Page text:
Once on the way from Uags an unexpected SE tailwind pushed me gently toward Sgeir Shalash but the breeze then turned NE, as expected. In the protected lee of the shore I paddled on north without difficulty, up to Camusteel, but when I reached the mouth of Applecross Bay, I had to fight against the wind. It funneled unhindered along the valley, whipping up the waters and raising an uncomfortable chop, until I reached some shelter in the lee of Rubha na Guailne.
From there the long way north to Loch Torridon seemed a never-ending trudge. The wind had picked up to the point of pushing me hard offshore whenever I got 50 meters from the shore. I kept hugging the coast, despite the uncomfortable chop and the occasional breakers, because the wind was shifting SE, thus pushing me northward. When I eventually passed Rubha na Fearna I found myself facing the wind blowing right out of the Loch.
j2bootLoch Torridon greeted me with one of its customary gusts of which I’d had the humiliating experience the year before. I took shelter as soon as I could in a tiny cove hidden behind a natural breakwater. I badly needed a feed.
After a snack and some rest I pushed off to cross the Loch. I paddled a mile inland to gain an upwind margin of safety then I headed north. j2windWedged into the seat, with my legs holding tight on the thigh straps and squeezing the foot rest, I blithely crossed the choppy zone, kept an eye on the most threatening peaking waves and checked off some landmarks in transit which I used to control my leeward drift with the other eye while admiring the spectacular scenery of the mountains towering over Loch Torridon (yes, all at once).
j2 swilI returned to quiet water in the lee of the north shore, laid the paddle across the boat and started bailing. My open decked Incept kayak had ridden well on the waves but had shipped a fair share of water which was now swashing in the bilge. I pulled ashore in the early evening on a beautiful beach near Red Point.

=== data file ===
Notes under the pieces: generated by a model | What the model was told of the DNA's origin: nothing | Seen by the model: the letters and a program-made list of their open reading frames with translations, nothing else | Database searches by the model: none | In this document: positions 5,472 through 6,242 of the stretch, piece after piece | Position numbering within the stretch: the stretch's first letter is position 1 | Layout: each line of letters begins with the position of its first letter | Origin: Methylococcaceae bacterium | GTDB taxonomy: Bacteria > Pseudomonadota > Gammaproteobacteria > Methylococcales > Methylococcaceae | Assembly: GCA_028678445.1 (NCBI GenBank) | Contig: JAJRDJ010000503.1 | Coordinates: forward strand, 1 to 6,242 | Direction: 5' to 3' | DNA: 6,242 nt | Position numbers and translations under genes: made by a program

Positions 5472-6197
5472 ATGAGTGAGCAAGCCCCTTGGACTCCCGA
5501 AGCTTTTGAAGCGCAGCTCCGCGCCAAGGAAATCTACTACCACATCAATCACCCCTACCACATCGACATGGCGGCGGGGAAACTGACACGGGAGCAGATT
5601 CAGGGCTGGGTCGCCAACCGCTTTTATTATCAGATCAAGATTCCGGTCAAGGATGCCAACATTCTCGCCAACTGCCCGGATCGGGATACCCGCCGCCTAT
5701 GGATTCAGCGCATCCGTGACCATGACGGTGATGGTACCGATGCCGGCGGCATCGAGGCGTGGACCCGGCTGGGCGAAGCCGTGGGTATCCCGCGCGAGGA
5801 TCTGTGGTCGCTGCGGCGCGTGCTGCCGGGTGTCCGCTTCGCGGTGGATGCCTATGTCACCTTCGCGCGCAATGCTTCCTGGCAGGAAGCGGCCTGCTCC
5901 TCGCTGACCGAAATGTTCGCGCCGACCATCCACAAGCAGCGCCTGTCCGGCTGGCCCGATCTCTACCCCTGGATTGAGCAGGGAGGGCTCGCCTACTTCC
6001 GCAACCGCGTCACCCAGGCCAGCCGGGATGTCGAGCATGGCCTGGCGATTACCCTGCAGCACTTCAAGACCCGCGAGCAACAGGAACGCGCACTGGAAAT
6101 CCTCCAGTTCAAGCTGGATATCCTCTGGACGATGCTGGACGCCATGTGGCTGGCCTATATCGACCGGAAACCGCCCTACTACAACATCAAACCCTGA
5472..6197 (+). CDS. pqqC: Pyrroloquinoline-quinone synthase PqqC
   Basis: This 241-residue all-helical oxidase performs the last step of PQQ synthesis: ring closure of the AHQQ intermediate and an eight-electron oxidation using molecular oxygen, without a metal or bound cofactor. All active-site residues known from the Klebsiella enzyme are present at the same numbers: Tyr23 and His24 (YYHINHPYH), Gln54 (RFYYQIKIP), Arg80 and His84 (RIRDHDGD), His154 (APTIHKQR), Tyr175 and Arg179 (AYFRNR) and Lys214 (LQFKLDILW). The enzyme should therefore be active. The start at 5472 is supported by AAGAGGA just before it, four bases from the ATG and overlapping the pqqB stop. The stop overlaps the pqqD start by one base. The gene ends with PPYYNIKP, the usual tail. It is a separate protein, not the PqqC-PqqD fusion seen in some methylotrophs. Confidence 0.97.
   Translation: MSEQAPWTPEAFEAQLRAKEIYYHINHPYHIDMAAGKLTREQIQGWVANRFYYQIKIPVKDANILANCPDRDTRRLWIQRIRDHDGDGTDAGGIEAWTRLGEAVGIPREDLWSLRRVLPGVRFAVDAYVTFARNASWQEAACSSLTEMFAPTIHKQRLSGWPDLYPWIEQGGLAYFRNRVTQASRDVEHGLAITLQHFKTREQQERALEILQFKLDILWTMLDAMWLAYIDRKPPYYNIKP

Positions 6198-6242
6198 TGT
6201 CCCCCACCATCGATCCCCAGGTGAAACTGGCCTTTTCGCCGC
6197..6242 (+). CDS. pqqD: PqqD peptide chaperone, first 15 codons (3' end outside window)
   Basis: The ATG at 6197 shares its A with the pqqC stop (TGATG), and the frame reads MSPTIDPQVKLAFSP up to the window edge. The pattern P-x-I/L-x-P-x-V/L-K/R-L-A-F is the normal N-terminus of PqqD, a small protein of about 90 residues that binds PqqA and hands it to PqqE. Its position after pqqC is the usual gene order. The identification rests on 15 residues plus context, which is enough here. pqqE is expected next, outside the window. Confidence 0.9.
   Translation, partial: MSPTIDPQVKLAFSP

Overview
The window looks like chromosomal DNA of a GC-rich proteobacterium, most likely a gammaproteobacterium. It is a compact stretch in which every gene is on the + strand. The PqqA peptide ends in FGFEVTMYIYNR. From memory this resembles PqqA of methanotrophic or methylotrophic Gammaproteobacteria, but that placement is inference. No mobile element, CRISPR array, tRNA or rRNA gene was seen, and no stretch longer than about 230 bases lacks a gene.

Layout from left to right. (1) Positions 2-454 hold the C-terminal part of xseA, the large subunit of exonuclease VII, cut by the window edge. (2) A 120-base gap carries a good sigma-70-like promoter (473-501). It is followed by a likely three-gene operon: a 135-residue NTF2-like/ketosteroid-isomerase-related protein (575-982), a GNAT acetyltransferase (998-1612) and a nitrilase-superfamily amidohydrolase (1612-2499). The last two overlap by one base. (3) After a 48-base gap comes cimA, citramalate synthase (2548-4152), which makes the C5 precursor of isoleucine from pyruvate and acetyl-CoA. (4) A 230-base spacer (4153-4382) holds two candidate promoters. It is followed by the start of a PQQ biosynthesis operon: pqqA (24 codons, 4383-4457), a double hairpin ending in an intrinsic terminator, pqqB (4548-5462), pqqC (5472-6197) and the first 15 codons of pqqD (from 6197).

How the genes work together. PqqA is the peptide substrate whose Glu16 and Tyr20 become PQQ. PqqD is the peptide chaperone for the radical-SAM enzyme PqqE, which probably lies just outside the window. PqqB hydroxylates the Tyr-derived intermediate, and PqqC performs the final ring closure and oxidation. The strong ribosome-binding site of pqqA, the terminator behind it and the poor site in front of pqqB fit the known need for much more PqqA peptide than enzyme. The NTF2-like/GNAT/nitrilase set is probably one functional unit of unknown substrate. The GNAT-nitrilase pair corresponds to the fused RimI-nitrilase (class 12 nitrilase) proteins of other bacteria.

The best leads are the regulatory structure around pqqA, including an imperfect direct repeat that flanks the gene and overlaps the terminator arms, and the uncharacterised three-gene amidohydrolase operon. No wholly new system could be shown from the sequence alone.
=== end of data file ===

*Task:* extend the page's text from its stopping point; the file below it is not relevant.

The j2campebbing tide had just retreated beyond the tombolo that connects Eilean Tioram islet to the mainland, thus forming a placid lagoon. Some cows and sheep were grazing in the dunes undulating behind the beach. I pitched my tent in a hollow, barely sheltered from the chill NE breeze and crashed out.

Day 3 – Red Point to Slaggan Bay
J3-1 - Red Point to Seana ChamasThe night had been cold but the clear morning sky made me hope for a warmer day. When I shoved off I didn’t know that I was about to enjoy one of the most beautiful days of my paddling life.
Passing Red Point I noticed with satisfaction there was almost no swell. For once I wouldn’t be shaken by the rebounding waves and could explore the nooks and crannies of this craggy coast.
j3-dThe sky became overcast and the NE wind picked up as I approached Loch Gairloch. The temperature dropped rapidly and I paddled more vigorously towards Carn Deag in an attempt to stay warm. I made a brief stop on the beach at Big Sand (left) but the chill breeze urged me on. I passed downwind along Longa Island with the hope of discovering a sheltered cove for lunch but found none.
I then went on across Caol Beag, passed Rubha Ban and kept paddling north with my stomach gurgling. The beauty of the coast was worth the inconvenience of being cold, numb and hungry;  huge sections of sandstone cliffs that had fallen in the sea provided an extraordinary maze of narrow passages that I enjoyed threading through. Erosion had also cut multiple geos and caves also worth exploring (I didn’t know what a geo was before reading the SSKT j3-fguidebook). I eventually reached Seana Chamas beach, largely uncovered by the outgoing tide and where I landed and dragged my kayak a few yards on a carpet of seaweed.